Again, I paid only a thousand for it, part cash, part check. We went on to watch the World Cup soccer tournement at a tremendous British- and Irish-style bar, which also had a solid Yankee Commonwealth-of-Massachusettes feel, reeking of rank yeast, peanut shells, and cigarette smoke.
       Gee willickers, was I getting drunk: “Hey, this is Egon Franz, the son of Tina Weymouth of The Talking Heads,” I said gregariously to a group of runway passing models, whose surprised expressions read “Oh My!”
       "Psycho Killer, quest-ce que c'est, fah fah fah fah fah fah  fah fah fah better, run, run, run, run, run away ayee-ayee. . . . "
       Egon Franz seemed quite amused as I began pretending to play air bass guitar, feeling in my bootleg chefs jacket and blue ribbed shirt like a character I was working on for the film industry (in my own head, at least) a character called “T Royl,” a real T-Rex who has morphed into a real human, and who dresses like Steven Tyler, with a rabbit-head umbrella and a loud tie wrapped around his head.
       And with a scream that could last into all eternity.
       Yoyo said goodbye and I continued drinking.
       Soon after I showed Egon my weird Loft and showed him the piece Yoyo Friedrich had virtually given away. Wow, was he impressed. “It’s not enough!” he commented, and I agreed. He also took a gander at one of my own pieces of art: an old original warped Capitol Record of "Revolver," sans cover, spinning silently on a rich plush carpet of Royal Red.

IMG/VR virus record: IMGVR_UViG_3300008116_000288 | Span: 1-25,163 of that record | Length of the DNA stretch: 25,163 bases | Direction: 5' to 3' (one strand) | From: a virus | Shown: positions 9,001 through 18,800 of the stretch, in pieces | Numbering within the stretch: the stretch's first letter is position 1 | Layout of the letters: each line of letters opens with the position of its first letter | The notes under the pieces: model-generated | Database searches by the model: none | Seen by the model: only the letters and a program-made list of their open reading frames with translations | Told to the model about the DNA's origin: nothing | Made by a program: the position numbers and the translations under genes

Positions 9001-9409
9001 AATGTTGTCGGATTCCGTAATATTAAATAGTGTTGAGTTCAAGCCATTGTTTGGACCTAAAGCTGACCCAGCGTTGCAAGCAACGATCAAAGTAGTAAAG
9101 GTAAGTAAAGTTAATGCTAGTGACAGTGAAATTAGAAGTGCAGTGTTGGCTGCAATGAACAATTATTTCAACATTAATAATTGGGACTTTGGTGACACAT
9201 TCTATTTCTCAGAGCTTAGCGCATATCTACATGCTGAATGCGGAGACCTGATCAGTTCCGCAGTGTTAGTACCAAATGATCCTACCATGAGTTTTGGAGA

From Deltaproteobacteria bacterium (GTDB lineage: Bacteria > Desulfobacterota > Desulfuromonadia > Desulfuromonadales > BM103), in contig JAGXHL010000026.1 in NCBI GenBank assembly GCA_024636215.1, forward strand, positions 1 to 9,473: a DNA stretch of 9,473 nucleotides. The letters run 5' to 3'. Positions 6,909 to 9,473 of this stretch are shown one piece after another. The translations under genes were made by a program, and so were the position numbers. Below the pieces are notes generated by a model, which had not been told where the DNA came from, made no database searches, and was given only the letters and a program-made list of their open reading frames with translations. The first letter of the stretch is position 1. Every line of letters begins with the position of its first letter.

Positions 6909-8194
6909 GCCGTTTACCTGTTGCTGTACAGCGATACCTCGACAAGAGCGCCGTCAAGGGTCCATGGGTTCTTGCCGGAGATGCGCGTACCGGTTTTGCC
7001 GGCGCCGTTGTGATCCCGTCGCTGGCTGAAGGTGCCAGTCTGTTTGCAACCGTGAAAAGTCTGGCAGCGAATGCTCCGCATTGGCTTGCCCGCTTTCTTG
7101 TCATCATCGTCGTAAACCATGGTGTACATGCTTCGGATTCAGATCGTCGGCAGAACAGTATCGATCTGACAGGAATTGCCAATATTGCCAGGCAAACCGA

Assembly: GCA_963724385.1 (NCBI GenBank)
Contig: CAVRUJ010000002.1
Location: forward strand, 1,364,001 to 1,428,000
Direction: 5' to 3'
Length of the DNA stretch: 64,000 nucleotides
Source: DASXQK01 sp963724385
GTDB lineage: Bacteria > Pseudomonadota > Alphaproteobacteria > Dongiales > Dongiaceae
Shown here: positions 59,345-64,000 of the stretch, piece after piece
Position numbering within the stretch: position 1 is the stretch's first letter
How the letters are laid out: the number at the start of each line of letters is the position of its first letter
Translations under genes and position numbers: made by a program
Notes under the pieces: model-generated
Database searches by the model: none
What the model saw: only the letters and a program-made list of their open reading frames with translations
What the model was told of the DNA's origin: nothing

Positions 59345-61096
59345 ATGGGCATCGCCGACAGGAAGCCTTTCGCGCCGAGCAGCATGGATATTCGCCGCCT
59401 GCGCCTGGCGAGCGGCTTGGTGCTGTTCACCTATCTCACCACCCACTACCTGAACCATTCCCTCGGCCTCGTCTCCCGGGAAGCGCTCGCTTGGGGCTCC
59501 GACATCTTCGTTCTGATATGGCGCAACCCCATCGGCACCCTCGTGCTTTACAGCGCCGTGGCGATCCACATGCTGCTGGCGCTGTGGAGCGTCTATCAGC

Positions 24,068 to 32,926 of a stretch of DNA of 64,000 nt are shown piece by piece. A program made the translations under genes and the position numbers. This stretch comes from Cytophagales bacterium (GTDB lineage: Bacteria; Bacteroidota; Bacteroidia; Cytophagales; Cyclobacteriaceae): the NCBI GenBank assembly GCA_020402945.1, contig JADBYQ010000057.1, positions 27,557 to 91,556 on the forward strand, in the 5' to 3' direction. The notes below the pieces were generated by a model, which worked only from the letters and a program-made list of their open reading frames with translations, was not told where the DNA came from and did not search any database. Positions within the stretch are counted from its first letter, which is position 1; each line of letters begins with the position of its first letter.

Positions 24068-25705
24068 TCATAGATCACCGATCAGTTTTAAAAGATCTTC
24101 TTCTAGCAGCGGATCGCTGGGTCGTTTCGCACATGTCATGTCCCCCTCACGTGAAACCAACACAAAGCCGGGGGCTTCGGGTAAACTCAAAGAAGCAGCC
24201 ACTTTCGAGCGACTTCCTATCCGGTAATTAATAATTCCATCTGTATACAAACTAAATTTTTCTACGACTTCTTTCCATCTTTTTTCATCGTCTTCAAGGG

I called up Yoyo one day, and we went back to this great (secret) banquette in The Village, I surprisingly arriving with a snapped briefcase, and we talked about everything under the song. I was surprised to hear that he was very into Sufism. I mean, I had read Kahlil Gibran’s “The Prophet” also, and I was mightily impressed.
       A while later, I warned YoYo Friedrich in advance that I might want to write a short essay about him.
       But then I received a phone call one day that he was going back to Hamburg for a while, so I wished him a nice trip back to his impressive port city, home of real hamburgers, St. Pauli Girls, and the famous “Reeperbahn,” which I had already marveled upon while working for Emerging Markets covering the annual Inter-American Development Meeting.
       I haven’t heard from Yoyo Friedrich since.
       Perhaps he has already left SoHo.
       As I have already done too.


(In Memorium: Heath Ledger)
© John M. Edwards March 2012